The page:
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The Pareto principle for well-defined functional software requirements

Following the Pareto principle, 20% additional effort by the business department can result in requirements accuracy and completion improved by 80%.

Often business analysts struggle with ambiguous requirements from the business departments.

There are many ways to deal with that problem. You can use a formal declarative syntax with a restricted amount of words. Or you can try the agile approach and sit with the business user and work with him on a prototype.

There is a third way, however. It's easy, and you might already be using it.

You've probably heard about the "test-first" approach for development. That is, before a developer writes the implementing code, he writes a unit test for it.

If you move this thought to the requirements level, you'll end in this rule: A functional requirement is well defined if the implementing subject is enabled by the specification to check if the requirement is successfully implemented.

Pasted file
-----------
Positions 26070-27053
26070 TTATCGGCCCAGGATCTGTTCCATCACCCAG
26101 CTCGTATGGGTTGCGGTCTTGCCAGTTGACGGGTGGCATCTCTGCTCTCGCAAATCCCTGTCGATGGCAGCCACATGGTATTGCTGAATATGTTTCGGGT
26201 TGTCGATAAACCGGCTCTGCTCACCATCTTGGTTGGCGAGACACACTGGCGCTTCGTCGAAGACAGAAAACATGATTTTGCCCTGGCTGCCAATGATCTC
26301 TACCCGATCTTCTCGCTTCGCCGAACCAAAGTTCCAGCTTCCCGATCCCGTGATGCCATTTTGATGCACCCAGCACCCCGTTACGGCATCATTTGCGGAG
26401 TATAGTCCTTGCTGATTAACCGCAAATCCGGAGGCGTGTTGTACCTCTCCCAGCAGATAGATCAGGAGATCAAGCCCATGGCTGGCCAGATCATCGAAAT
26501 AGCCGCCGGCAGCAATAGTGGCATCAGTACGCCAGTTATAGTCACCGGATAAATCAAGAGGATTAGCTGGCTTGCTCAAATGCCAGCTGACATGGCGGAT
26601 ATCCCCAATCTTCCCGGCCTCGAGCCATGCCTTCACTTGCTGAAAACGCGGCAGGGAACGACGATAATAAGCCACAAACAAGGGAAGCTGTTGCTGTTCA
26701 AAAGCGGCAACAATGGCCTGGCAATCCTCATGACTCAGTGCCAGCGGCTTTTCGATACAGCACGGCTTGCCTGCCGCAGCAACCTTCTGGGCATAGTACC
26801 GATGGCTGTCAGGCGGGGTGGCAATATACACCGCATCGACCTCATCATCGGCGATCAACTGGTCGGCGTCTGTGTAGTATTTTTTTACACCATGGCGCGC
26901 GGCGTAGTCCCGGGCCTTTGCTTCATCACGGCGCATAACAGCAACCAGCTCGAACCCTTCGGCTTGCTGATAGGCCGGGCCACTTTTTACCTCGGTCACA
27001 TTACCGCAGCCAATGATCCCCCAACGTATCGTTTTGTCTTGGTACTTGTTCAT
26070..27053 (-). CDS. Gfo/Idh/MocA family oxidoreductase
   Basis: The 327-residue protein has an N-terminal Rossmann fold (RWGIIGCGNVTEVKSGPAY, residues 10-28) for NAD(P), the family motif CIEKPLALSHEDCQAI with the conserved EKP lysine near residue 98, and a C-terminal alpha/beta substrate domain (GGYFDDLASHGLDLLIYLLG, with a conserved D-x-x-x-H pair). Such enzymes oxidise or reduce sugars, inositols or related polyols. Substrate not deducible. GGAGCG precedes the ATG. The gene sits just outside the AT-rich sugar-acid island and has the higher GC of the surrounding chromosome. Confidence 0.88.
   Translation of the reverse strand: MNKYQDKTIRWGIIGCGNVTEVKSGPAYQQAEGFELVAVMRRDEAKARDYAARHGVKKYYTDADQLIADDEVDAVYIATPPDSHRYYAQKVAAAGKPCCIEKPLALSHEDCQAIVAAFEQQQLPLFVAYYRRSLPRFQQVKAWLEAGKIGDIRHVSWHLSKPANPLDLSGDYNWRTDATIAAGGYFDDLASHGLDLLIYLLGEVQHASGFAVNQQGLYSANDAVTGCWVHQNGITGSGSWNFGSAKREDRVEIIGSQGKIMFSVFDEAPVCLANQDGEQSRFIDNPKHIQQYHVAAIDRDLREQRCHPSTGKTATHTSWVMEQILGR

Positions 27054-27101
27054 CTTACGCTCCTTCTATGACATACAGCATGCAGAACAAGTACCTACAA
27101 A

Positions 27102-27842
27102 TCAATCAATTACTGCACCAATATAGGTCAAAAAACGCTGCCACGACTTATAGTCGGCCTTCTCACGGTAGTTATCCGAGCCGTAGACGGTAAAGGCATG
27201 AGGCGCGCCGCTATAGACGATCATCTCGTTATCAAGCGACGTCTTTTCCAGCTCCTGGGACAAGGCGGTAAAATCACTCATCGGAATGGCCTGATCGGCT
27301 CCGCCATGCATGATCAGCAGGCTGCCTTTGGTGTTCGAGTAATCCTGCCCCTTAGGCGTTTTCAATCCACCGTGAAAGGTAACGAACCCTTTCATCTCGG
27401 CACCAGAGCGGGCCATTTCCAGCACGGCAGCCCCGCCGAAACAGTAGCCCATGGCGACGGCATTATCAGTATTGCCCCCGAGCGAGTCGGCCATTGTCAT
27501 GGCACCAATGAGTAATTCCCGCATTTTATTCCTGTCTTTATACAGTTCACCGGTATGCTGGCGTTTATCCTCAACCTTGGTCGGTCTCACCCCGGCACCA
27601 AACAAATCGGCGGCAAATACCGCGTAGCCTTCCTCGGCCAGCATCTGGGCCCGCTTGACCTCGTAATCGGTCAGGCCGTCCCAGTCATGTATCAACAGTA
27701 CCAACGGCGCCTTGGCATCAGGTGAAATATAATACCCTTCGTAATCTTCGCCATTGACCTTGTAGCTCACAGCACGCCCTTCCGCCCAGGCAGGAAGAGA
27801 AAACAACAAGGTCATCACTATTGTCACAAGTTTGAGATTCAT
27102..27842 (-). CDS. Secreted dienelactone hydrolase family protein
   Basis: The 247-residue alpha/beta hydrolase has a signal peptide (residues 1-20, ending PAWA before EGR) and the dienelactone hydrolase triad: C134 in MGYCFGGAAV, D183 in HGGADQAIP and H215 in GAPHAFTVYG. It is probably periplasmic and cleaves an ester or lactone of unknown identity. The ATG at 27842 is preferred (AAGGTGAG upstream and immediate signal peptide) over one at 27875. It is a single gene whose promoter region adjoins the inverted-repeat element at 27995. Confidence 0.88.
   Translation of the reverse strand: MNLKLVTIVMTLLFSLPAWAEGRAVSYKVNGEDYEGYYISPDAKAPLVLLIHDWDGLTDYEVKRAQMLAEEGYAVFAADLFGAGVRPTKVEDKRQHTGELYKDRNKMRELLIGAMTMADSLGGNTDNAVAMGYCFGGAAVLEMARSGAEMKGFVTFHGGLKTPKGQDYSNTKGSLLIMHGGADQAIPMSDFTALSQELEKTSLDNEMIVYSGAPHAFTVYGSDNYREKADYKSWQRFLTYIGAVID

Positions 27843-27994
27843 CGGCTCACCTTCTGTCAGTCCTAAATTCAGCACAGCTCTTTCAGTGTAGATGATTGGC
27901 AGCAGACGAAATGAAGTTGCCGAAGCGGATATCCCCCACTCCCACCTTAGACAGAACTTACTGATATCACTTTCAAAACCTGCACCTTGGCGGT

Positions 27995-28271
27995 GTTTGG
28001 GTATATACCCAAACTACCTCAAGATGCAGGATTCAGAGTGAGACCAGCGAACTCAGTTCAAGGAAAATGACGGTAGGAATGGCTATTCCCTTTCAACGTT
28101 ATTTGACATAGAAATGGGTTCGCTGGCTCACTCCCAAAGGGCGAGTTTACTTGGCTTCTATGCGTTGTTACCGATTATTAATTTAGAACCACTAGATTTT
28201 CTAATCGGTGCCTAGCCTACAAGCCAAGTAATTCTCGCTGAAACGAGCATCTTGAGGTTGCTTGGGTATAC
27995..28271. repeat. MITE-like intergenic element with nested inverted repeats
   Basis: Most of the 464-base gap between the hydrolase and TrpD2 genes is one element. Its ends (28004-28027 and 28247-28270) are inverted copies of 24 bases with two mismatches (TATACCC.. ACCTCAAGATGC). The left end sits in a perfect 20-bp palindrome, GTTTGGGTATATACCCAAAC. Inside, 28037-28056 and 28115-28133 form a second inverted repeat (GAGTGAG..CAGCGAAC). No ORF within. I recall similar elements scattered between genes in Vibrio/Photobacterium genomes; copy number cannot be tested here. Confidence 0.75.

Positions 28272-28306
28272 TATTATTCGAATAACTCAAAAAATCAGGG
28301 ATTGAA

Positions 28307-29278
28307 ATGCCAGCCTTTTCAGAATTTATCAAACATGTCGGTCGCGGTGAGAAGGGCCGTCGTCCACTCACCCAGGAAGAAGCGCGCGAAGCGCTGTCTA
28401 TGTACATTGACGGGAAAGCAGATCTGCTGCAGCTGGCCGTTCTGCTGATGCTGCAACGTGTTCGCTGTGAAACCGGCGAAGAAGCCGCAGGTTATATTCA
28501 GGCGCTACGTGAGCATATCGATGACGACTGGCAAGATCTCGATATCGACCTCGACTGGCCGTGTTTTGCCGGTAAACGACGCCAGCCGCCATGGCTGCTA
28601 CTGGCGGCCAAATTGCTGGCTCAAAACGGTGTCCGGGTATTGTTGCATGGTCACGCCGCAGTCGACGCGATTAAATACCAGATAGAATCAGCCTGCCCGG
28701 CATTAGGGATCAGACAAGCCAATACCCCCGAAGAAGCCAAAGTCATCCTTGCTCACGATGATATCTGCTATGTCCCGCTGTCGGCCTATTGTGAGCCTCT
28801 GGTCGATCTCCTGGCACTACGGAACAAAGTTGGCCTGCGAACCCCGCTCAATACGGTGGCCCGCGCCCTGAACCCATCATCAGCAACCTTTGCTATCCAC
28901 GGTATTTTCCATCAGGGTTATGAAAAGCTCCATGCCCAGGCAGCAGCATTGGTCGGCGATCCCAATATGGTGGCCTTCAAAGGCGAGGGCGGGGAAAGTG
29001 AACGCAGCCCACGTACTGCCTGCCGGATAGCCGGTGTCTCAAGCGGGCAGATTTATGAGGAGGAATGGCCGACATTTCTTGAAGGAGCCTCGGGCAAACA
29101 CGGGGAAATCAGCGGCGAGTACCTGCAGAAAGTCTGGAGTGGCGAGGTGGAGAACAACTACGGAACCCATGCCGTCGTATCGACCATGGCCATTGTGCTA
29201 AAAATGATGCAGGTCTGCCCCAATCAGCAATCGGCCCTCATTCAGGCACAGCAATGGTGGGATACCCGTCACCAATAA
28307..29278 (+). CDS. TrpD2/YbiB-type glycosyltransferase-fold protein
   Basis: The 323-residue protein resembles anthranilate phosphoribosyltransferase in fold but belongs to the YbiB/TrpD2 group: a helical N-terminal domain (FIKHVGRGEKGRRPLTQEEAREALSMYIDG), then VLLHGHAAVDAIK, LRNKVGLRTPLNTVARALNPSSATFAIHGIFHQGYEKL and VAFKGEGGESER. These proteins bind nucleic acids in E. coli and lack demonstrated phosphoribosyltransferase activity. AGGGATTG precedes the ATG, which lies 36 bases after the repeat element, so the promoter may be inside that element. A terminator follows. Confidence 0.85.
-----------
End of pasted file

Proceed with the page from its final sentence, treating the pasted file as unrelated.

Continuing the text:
In other words, you tell the business department to provide you with information for how the developers could prove themselves if the requirements are fulfilled.

More information on software requirements
Ambiguous software requirements lead to confusion, extra work

Clarifying software requirements

Software requirements: Using models to understand users' needs

Software requirements gathering techniques

Compared to the normal effort behind requirements definition, following this rule would result in a version of the Pareto principle where it would take 20% of the normal effort but it would result in at least 80% accuracy/completeness.

Of course, this could mean a strong paradigm change for your company. But the benefits would basically be the same as the obvious benefits coming with the test-first approach at the developer's side. Only now you've shifted to the earliest stage of the project.

From my personal experience, following this rule ends in very accurate requirements, as the test-driven way of thinking avoids lots of uncertainties that normally come up during the test phase of a project.

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